N. Sharon Hill is an assistant professor of management at The George Washington University School of Business. Dr. Hill's research and teaching interests are in the areas of human resource management and organizational behavior. Her research focuses on two core areas: organizational change and virtual work (including virtual teams and elearning). Dr. Hill's articles have appeared in such leading outlets as Organizational Behavior and Human Decision Processes, Organization Science, Personnel Psychology, and Research in Personnel and Human Resources Management.
Prior to her doctoral studies, Dr. Hill worked for DuPont and General Electric in the United Kingdom, Belgium, Germany, and the United States. Her global and cross-functional business experience includes leadership roles in training and development, process and quality improvement, information technology, and organizational change.
Dr. Hill received her Ph.D. in Business and Management from the University of Maryland, College Park. She also holds an M.B.A. in International Business from the University of Missouri, Kansas City; and a B.Eng. in Mechanical Engineering with German from Bath University in the United Kingdom. Dr. Hill is a member of the Academy of Management, Society for Industrial and Organizational Psychology, American Psychological Association, Interdisciplinary Network for Group Research, Society for Human Resource Management, and Organizational Behavior Teaching Society.
Latham, A. & Hill, N.S. (Forthcoming). Preference for anonymous classroom participation: Linking student characteristics and reactions to electronic response systems. Journal of Management Education.
Hill, N. S., Seo, M., Kang, J., & Taylor, M. S. (2012). Building employee commitment to change across organizational levels: The influence of hierarchical distance and direct managers' transformational leadership. Organizational Science, 23(3), 758-777.
Seo, M., Taylor, M. S., Hill, N. S., Zhang, X. M., Tesluk, P. E., & Lorinkova, N. (2012). The role of affect and leadership during radical organizational change. Personnel Psychology, 65(1), 121-165.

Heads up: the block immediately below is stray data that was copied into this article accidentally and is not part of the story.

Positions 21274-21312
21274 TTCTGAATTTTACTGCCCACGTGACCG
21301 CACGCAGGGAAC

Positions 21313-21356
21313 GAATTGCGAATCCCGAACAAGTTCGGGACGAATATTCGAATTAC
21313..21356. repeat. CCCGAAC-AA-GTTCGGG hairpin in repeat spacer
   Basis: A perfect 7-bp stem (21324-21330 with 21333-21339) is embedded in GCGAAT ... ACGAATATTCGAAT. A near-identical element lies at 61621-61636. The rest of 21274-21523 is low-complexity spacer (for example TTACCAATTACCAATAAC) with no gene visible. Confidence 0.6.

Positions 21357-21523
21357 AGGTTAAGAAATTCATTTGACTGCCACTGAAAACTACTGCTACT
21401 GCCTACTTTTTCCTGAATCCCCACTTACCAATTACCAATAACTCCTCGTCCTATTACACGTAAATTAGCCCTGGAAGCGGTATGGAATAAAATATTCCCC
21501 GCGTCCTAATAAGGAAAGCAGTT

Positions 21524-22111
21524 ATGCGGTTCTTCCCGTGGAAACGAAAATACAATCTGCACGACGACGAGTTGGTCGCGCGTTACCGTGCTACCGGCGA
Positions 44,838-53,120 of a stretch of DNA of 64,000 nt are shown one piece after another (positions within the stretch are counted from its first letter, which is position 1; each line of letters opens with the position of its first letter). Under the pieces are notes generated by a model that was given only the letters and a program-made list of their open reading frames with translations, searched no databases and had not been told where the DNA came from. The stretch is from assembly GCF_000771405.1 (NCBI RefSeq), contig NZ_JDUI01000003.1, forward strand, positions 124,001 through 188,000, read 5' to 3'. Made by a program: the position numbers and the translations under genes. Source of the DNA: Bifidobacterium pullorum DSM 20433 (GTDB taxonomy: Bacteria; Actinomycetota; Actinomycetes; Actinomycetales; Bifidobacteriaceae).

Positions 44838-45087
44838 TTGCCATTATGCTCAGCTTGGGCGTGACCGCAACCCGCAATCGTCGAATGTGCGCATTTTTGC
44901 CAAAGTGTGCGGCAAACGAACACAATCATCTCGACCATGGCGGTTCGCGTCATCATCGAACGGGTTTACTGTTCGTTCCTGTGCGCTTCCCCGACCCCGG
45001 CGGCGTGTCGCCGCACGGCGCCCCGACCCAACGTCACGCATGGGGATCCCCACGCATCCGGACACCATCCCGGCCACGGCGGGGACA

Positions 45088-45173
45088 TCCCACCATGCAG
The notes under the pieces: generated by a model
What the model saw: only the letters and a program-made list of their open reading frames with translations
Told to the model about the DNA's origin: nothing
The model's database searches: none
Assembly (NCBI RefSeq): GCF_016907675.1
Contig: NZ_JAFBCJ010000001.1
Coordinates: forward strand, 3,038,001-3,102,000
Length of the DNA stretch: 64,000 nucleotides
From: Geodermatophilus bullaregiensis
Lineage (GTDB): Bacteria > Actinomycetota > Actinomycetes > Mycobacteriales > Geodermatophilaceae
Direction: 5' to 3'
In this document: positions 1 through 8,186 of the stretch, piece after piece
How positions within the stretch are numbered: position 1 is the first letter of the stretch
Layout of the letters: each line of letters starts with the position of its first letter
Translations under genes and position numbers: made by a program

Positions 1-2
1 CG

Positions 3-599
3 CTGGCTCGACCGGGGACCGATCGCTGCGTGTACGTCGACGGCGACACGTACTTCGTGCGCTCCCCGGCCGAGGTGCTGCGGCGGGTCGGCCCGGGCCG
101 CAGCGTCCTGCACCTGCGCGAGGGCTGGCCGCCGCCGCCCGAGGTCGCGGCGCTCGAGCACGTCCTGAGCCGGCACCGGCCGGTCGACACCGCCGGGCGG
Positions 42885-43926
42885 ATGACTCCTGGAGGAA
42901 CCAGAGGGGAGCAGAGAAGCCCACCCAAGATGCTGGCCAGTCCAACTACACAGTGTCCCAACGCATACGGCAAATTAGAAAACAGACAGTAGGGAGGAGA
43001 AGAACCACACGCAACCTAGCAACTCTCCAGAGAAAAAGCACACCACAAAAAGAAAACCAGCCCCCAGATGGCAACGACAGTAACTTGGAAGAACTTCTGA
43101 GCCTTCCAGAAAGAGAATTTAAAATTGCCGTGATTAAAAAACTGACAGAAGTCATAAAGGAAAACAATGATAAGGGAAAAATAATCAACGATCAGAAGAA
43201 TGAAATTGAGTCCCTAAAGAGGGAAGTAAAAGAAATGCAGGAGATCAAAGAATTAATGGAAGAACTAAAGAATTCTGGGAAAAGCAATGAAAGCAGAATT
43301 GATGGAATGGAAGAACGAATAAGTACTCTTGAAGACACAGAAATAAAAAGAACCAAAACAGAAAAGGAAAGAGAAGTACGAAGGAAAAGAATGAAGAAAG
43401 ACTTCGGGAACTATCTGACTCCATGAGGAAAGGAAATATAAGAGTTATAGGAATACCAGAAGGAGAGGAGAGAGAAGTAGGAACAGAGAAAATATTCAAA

Hill, N. S., Bartol, K. M., Tesluk, P. E., & Langa, G. A. (2009). Organizational context and face-to-face interaction: Influences on the development of trust and cooperation in computer-mediated groups. Organizational Behavior and Human Decision Processes, 108 (2), 187-201.
Seo, M., & Hill, N. S. (2005). Understanding the human side of merger and acquisition: An integrative framework. Journal of Applied Behavioral Science, 41(4), 422-443.
Hill, N. S. & Wouters, K. (2010). Comparing apples and oranges: Toward a typology for assessing e-learning effectiveness. In J. Martocchio (Ed.), Research in Personnel and Human Resources Management, Vol. 29. Bingley, UK: Emerald Group Publishing Limited.
Hill, N. S. (2005). Leading together, working together: The role of team shared leadership in building collaborative capital in virtual teams. In M. Beyerlein, S. Beyerlein, & F. Kennedy (Eds.), Collaborative Capital: Advances in Interdisciplinary Studies of Work Teams (Vol. 11, pp. 183-209). New York: Elsevier JAI.
Seo, M., Taylor, M.S., & Hill, N.S. (2007). The role of affect and leadership during radical organizational change. In George T. Solomon (Ed.) Best Paper Proceedings of the Sixty-Sixth Meeting of the Academy of Management (CD), ISSN 1543-8643.
Organizational Change, Virtual Work (Virtual Teams and E-learning)